MADISON -- Five consecrated women from the Society of Jesus Christ the Priest have arrived in the Diocese of Madison.
They are the first group of a total of 14 consecrated women coming from the society to serve in the diocese.
In welcoming them to the diocese, Bishop Robert C. Morlino said that the “women will reside in the Sauk City area and will serve the surrounding parishes and the diocese in various capacities. Financial support for the women will continue to be provided by the Society of Jesus Christ the Priest, which currently maintains their support.”
In a press release, the diocese said that the consecrated women’s service will be an asset to the parishes and people they serve, adding no increased expenses. Additionally, during this time of economic difficulties, parish staffs should be assured that no one will lose their job, as a result of this great blessing to the diocese and its people, said the press release.
The five women are now living in the rectory at St. Norbert Parish in Roxbury, but they will soon be moving to a rented house near Merrimac.
Delighted to serve
In an interview during a visit to the Bishop O’Connor Center in Madison, the women — smiling often — expressed in excellent English their delight at arriving in the Diocese of Madison.
“I’m delighted to be here to fulfill the call of God and to do anything he asks us to do,” said Yolanda Piedra, the oldest of the five women, who is originally from Ecuador and was trained as a commercial engineer before pursing graduate studies in theology.
“I’m excited about the future, to work with the children and help the ladies (consecrated women). We are very happy to be here.”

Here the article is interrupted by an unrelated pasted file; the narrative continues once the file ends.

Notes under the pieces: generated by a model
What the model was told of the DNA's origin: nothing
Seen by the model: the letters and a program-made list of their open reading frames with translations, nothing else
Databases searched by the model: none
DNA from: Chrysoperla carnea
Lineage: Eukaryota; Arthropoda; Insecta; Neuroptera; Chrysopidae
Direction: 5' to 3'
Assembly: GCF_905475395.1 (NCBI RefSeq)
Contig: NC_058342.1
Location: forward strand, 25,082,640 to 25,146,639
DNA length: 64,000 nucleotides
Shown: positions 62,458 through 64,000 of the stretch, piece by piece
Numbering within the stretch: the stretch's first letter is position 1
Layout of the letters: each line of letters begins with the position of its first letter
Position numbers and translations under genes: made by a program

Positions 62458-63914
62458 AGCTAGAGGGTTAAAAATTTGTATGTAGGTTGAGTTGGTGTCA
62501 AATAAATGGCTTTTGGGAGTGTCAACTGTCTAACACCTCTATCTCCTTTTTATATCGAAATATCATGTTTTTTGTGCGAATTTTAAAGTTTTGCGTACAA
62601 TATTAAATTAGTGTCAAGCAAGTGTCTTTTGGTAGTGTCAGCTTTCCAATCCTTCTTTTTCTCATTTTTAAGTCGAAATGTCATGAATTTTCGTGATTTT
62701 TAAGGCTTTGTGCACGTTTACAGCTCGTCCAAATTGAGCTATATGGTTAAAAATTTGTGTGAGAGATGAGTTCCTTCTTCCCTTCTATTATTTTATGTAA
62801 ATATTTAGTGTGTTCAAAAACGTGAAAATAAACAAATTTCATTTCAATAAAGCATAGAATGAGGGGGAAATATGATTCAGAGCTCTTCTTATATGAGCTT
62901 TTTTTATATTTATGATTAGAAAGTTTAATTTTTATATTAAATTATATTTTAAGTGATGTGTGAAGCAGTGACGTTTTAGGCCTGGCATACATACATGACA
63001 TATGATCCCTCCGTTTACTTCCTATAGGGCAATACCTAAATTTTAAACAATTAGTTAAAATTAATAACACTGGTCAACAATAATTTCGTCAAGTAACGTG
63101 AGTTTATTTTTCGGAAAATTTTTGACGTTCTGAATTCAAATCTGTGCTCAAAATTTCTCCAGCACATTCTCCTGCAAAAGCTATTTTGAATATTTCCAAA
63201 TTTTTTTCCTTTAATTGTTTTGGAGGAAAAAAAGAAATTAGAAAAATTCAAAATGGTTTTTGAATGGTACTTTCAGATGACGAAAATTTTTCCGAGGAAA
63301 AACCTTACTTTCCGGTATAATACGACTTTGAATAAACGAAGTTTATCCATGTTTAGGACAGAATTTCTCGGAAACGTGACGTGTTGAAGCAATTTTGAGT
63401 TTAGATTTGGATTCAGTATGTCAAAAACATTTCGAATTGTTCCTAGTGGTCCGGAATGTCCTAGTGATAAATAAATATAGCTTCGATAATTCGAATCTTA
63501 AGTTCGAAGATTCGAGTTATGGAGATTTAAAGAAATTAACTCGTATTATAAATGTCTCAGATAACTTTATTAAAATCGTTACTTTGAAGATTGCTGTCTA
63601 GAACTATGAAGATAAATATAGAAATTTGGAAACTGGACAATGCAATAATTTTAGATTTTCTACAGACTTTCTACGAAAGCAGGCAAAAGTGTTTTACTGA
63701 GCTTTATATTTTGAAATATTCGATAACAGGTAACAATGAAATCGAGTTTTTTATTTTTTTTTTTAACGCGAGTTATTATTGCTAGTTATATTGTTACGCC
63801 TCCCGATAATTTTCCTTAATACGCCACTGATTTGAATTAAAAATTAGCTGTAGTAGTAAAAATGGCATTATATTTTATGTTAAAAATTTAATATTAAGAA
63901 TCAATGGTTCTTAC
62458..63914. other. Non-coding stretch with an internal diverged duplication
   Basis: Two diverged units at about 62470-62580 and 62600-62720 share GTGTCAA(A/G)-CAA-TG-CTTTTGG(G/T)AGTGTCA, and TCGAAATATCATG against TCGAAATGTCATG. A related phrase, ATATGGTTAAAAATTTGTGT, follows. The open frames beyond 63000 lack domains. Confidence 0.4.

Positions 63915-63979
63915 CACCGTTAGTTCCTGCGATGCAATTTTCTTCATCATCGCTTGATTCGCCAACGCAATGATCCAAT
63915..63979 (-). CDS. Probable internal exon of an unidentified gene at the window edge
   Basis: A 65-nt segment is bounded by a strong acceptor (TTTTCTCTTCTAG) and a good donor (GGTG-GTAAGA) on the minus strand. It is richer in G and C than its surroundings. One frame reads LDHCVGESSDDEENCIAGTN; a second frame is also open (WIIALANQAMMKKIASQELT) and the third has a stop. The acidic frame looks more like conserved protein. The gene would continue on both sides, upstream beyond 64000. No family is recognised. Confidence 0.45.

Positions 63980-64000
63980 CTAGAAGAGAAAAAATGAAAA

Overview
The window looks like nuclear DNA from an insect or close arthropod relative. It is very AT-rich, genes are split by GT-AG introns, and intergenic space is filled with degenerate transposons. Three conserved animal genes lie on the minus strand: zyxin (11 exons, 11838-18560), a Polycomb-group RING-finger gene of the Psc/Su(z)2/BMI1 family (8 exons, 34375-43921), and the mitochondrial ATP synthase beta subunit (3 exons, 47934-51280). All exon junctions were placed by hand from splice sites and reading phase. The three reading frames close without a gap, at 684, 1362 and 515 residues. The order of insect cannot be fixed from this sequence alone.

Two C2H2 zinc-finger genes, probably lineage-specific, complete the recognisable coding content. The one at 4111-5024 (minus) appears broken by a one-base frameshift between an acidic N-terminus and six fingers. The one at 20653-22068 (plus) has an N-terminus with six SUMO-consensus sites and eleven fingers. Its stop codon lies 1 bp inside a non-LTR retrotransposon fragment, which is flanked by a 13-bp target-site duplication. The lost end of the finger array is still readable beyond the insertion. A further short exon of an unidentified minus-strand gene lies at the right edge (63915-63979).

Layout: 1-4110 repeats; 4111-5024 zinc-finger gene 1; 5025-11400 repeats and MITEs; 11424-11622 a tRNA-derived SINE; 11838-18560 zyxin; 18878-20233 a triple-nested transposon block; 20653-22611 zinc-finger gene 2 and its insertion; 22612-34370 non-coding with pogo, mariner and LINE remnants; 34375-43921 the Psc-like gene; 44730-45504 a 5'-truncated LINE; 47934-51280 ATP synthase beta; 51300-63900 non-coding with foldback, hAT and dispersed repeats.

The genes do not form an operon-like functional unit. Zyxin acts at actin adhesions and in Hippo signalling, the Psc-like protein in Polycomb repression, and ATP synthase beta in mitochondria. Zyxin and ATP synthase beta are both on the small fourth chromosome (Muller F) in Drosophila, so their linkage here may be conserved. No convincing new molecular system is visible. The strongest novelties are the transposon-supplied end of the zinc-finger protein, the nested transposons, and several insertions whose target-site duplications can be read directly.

All the women — hailing from Chile, Ecuador, Peru, and Spain — have college degrees, some bachelor’s and others master’s degrees. They have all been on the faculty at the Shoreless Lake School in Totana, Spain, a school run by the Society of Jesus Christ the Priest.
All five are hoping to teach at a new middle school for grades six, seven, and eight being established at St. Aloysius School in Sauk City.
While the women are awaiting the development of the new middle school, two of them — Andrea Urra and Silvana Navarro — are helping with secretarial work at St. Barnabas Parish in Mazomanie. The current secretary, Linda Schmidt, is leaving. Schmidt has been very helpful in training them, they said.
Status as consecrated women
Piedra explained their status as consecrated women in comparison with Sisters or nuns. As consecrated women, the members of the Society of Jesus Christ the Priest make “promises” of poverty, chastity, and obedience rather than take vows. The consecrated women are considered single women, while Sisters are religious.
The consecrated women never wear habits. “We are in the world,” said Piedra. They are responsible to their spiritual director in the society, but they could leave the society without asking for permission to do so.
The consecrated women make temporal promises for no more than one year, which can be renewed until age 22. After that age, they may make perpetual promises to remain in the society for life. All five who came here have made perpetual promises and each wears a ring with the date of her promise engraved on it.
“We have a prayer life, meditate, and attend daily Mass, but we do not pray the Liturgy of the Hours like nuns,” said Piedra.
New middle school
Bishop Morlino noted that as “one of the primary missions of the Society of Jesus Christ the Priest is to educate youth, most all of the consecrated women are experienced school teachers.
“As St. Aloysius School in Sauk City currently encompasses grades pre-kindergarten to five, I have encouraged St. Aloysius, in concert with the other parishes in the cluster, to undertake a process to explore the feasibility of establishing a middle school for grades six, seven, and eight.”
The bishop further explained that this process will “be guided by the Office of Catholic Schools” and will proceed with the firm understanding that:
1) The consecrated women would focus primarily on serving as teachers in the middle school only.
2) All teachers currently teaching in the elementary school would remain in their positions.
3) Any proposed curriculum must meet current diocesan academic standards.
Once the exploration process is complete, the results will go to the bishop for his consideration.
Bishop Morlino said that the “presence of these consecrated women is a great blessing for our diocese. Let us welcome them and work with them to provide, each day, the opportunity for ever more people to meet Jesus Christ, risen from the dead, and be transformed by Him.”
For more on the women, see the staff resumes at www.saint-aloysius.org